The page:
After week of bad press, FitzGerald assures supporters his son is still cancer-free
TNS Regional News
Aug 8, 2014 at 7:07 PM
Democratic gubernatorial nominee Ed FitzGerald and his wife Shannon sent an email to supporters this morning announcing that their eldest son, a cancer survivor of about four years, had periodic tests this week with results that have come back “fine.”
The email was written within the context of revelations over the past week that FitzGerald was found in a car one early morning nearly two years ago with a woman who was not his wife and that he drove his car for 10 years without a driver’s license – revelations most believe have minimized any realistic chance he had of defeating Republican Gov. John Kasich this fall.
“This week, our family dealt with an ongoing challenge, but it’s not the one you probably heard about,” Ed and Shannon FitzGerald say in the beginning of the email. “It wasn’t about personal attacks, or personal mistakes, or gutter politics. While the political world, as usual, was focused on that kind of thing, we were focused on our oldest son, Jack.”
The email goes on to recap the diagnosis four years ago of non-Hodgkins Lymphoma for Jack FitzGerald, which occurred while FitzGerald was running for Cuyahoga County executive. Jack, now 20 and a student at Xavier University, underwent chemotherapy and was declared “cancer free,” according to the email.
“He recently had some symptoms that had us concerned, so yesterday we had one of our periodic checkups, and so far everything seems fine,” the FitzGerald email continues. “We’re lucky that we’v e had such excellent, compassionate medical care. And in a way, we’re lucky that this has helped our family put the political games of the last week in perspective.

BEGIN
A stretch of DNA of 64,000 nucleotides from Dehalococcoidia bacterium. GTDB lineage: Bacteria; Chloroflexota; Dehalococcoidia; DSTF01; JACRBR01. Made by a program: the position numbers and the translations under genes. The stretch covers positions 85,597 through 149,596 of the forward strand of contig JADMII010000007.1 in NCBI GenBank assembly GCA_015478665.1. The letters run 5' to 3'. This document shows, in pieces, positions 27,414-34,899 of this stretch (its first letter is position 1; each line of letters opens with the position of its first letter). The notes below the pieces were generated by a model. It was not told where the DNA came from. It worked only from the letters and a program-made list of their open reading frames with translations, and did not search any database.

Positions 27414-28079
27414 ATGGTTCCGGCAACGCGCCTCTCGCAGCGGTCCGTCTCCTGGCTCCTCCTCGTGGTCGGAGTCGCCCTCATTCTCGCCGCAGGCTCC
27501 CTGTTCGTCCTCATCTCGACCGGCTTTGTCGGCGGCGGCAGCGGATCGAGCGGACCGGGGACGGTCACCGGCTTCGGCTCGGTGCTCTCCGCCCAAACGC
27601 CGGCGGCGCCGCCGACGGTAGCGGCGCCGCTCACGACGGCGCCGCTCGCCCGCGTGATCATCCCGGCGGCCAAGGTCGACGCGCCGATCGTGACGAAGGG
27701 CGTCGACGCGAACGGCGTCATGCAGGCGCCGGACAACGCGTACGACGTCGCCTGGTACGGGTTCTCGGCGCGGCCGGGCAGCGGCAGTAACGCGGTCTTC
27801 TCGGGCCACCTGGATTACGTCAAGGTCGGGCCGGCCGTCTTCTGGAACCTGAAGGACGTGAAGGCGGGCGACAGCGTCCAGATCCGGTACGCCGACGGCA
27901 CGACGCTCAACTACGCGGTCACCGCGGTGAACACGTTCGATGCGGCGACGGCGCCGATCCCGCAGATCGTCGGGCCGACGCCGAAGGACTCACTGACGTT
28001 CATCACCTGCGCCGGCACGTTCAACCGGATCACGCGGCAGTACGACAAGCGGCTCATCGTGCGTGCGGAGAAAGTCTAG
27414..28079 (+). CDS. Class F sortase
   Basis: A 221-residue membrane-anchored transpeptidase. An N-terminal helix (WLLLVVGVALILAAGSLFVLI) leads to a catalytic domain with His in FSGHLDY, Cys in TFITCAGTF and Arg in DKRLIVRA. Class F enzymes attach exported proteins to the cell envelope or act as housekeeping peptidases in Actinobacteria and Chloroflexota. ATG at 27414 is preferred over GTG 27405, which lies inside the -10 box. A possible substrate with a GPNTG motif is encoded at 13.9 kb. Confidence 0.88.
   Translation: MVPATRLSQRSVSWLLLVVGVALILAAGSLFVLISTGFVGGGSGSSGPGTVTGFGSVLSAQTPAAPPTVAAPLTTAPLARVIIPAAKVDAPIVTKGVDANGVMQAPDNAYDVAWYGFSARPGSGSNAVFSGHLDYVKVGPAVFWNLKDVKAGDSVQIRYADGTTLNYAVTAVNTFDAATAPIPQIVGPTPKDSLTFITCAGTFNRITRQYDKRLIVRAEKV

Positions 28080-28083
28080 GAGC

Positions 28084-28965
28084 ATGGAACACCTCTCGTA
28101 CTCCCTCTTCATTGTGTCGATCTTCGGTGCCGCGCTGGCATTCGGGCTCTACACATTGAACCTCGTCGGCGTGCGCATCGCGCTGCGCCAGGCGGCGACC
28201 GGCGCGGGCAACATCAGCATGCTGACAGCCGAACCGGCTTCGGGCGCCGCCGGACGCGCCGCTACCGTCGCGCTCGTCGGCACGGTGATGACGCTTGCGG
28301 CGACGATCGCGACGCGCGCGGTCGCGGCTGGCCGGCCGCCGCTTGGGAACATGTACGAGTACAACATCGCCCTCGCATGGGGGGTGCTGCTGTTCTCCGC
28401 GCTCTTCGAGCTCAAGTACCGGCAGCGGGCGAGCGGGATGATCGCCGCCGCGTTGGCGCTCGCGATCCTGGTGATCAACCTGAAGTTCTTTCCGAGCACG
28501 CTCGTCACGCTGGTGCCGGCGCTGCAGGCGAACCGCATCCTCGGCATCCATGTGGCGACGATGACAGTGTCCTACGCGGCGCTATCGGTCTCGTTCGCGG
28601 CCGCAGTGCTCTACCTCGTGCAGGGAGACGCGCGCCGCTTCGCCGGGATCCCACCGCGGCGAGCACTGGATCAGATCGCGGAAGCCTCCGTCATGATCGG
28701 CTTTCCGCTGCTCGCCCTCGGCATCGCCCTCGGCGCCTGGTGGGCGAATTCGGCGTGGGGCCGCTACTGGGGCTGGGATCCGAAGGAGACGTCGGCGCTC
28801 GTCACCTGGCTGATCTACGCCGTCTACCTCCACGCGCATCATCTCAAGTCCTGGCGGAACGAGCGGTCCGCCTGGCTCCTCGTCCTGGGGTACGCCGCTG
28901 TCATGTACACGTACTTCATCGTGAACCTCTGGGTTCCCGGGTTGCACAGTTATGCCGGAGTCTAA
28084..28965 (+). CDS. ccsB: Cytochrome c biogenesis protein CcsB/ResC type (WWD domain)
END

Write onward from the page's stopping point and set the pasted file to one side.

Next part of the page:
“While the rest of the political establishment was talking about drivers' licenses, our focus was right where it belonged – on our family.”
There has been no immediate word from the campaign explaining why the FitzGeralds sent the email. Staffers were relieved Wednesday upon learning that Jack FitzGerald’s tests were negative, but did not want anything reported in the press. FitzGerald seldom mentions his children on the campaign trail, except in passing. He did lash out at Kasich and Republicans for what he said were attacks on his children last week when the 2012 encounter became public.
A Democratic source said the FitzGeralds “felt it was needed.” Along with the email, his campaign tweeted a picture of the FitzGerald family in front of an American flag.
The FitzGerald email finishes: “We’re not looking for sympathy; lots of families have gone through the same or worse. But it’s helped us learn a lesson: that whatever is thrown at the FitzGerald family – personal, political, medical, whatever – we’re going to survive and just get stronger as a family unit. Nothing – nothing – will ever change that, whether we have support from millions of Ohioans, or whether we’re on our own.
“This campaign was launched for all the right reasons. As much as we care about our family, we know that you care about yours just as much. We want a state government that reflects those values -- quality education, good paying jobs, excellent medical care, and support for struggling families. But we won’t get there if we don’t focus on what really matters, and that’s what we’ll be focusing on again, beginning tomorrow. (Today we have a family birthday celebration, so we are taking a day off from campaigning.)
“Thank you to all of you who have offered support, friendship, and prayers. Our family is strong, and getting stronger. We hope yours is too.”
By Joe Vardon - The Columbus Dispatch, Ohio (MCT)
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